Conservative Diary

« Edward McMillan-Scott MEP must be expelled from the Conservative Party | Main | The Economist predicts 'the Tory divisions to come' »

Clarke on mobile phones, jogging and Ted Heath

Picture 11 Ken Clarke repeats his belief that higher taxation on business should be avoided in a recession.  The Shadow Business Secretary tells the FT: "I do think if you’re looking for tax increases in a recession, it’s obvious that you don’t look in the first place to business."  Watch the FT video in which Mr Clarke explains why he returned to the frontbench and why he opposes Whitehall reorganisations.

Mr Clarke also uses the interview to polish his reputation as a fully-paid up member of the blokes club:

  • Ken Clarke on computers: "My middle-aged children regard me as hopeless on this subject. I realise it’s a generation thing. I just foolishly refuse to adapt to modern technology. It is one of my foibles as a grumpy old man. I actually do think it’s an inefficient way of operating and that I do find it easier to manage things without people expecting to be able to pester me by mobile phone and BlackBerry and everything else... I do live surrounded by people who are never off the blasted mobile phone and I do think it’s a distraction. I will confess to being an old fogey on modern technology. I think the reason the efficiency of the average office and bureaucracy has deteriorated is because they’re obsessed with information technology and gadgetry."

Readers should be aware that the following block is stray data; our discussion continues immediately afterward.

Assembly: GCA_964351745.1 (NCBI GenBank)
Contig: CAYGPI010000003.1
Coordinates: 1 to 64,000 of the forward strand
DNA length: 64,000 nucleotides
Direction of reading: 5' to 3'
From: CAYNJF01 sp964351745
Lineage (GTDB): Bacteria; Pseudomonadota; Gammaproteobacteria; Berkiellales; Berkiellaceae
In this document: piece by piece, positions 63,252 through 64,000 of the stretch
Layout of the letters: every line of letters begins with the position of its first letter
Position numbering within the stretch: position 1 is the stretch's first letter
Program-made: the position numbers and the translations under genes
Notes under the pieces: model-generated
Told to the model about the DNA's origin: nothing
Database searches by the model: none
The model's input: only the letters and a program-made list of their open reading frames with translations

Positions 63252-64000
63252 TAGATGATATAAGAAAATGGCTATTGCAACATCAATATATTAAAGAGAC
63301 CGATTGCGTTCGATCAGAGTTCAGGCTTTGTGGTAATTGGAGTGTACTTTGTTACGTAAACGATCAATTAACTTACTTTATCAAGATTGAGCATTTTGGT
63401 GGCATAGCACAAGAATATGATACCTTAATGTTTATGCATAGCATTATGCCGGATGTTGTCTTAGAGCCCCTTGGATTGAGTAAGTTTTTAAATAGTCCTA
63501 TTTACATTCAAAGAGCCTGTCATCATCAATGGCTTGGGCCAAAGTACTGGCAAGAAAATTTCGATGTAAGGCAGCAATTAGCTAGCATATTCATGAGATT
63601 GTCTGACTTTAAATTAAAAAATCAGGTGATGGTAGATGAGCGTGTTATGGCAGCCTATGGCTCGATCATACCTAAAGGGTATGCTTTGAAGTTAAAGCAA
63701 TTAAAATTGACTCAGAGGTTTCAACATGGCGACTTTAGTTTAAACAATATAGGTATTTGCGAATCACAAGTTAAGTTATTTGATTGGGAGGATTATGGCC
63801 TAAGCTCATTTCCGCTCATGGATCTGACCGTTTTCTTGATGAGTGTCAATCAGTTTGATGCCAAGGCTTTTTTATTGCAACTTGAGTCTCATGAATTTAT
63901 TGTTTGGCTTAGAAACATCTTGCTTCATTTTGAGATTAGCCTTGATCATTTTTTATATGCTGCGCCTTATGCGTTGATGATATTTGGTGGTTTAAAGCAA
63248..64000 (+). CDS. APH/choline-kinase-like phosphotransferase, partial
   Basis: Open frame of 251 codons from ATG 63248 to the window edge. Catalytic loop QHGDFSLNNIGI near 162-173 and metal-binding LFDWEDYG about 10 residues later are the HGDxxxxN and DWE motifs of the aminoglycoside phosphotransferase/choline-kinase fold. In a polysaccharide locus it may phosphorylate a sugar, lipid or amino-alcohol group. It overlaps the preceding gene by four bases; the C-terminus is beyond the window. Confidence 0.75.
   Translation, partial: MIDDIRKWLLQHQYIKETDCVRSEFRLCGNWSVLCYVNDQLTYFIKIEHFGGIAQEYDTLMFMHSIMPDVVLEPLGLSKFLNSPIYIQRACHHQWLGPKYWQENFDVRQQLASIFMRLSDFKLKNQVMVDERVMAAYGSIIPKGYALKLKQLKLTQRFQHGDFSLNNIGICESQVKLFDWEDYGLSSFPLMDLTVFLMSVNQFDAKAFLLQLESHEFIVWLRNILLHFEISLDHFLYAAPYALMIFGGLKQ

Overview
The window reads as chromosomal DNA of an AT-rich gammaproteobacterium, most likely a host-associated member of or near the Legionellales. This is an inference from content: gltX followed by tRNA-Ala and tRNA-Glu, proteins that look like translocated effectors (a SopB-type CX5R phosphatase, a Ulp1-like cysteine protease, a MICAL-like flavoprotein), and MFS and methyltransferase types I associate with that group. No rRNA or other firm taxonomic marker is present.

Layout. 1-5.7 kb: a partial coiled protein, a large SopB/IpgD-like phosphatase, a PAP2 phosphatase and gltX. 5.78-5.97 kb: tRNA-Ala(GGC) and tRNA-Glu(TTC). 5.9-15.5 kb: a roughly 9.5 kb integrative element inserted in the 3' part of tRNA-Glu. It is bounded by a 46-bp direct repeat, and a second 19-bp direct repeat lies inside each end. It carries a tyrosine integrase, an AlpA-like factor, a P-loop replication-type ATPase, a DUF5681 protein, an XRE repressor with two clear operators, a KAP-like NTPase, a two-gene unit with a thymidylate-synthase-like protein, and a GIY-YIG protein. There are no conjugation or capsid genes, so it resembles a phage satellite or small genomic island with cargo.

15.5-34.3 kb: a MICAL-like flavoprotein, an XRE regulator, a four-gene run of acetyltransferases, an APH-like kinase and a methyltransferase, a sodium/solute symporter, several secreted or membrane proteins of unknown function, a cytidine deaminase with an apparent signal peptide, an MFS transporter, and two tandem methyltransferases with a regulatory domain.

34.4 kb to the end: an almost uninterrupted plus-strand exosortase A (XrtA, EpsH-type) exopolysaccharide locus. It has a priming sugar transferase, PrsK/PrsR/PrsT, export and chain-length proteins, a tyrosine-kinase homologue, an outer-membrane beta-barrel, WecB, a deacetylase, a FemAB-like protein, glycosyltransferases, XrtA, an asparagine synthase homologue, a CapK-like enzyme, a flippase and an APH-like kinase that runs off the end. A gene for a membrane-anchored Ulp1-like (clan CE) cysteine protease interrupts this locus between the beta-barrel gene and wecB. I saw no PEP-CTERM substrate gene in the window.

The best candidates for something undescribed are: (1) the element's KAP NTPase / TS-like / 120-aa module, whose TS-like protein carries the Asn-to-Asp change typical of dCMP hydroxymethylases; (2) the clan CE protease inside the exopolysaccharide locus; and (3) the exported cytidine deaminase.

• Ken Clarke on physical exercise: "I avoid all unnecessary exercise, apart from walking around bird-watching. No, no. Very dangerous at my age to do that kind of thing. They say politicians should never make jokes with journalists but my after-dinner speech joke is jogging is for people who are not intelligent enough to watch breakfast television."

:-)

Heath-long His quote on Edward Heath is also interesting:

"I’m still in favour of a right of centre, free market, socially enlightened, modernised and “keep up with the ever-faster change of events” party. I think that was Heath. Heath was more pro-European than me. Hardly any British politicians I’ve known were genuinely federalist but I think Heath was. Heath used to tick me off by talking about a union of nation states and we used to have arguments. I did believe the building block of Europe was nation states and he thought the nation states had had its day. So, he was in more than me. But the Europeanism is all part of this."

Tim Montgomerie

Comments

You must be logged in using Intense Debate, Wordpress, Twitter or Facebook to comment.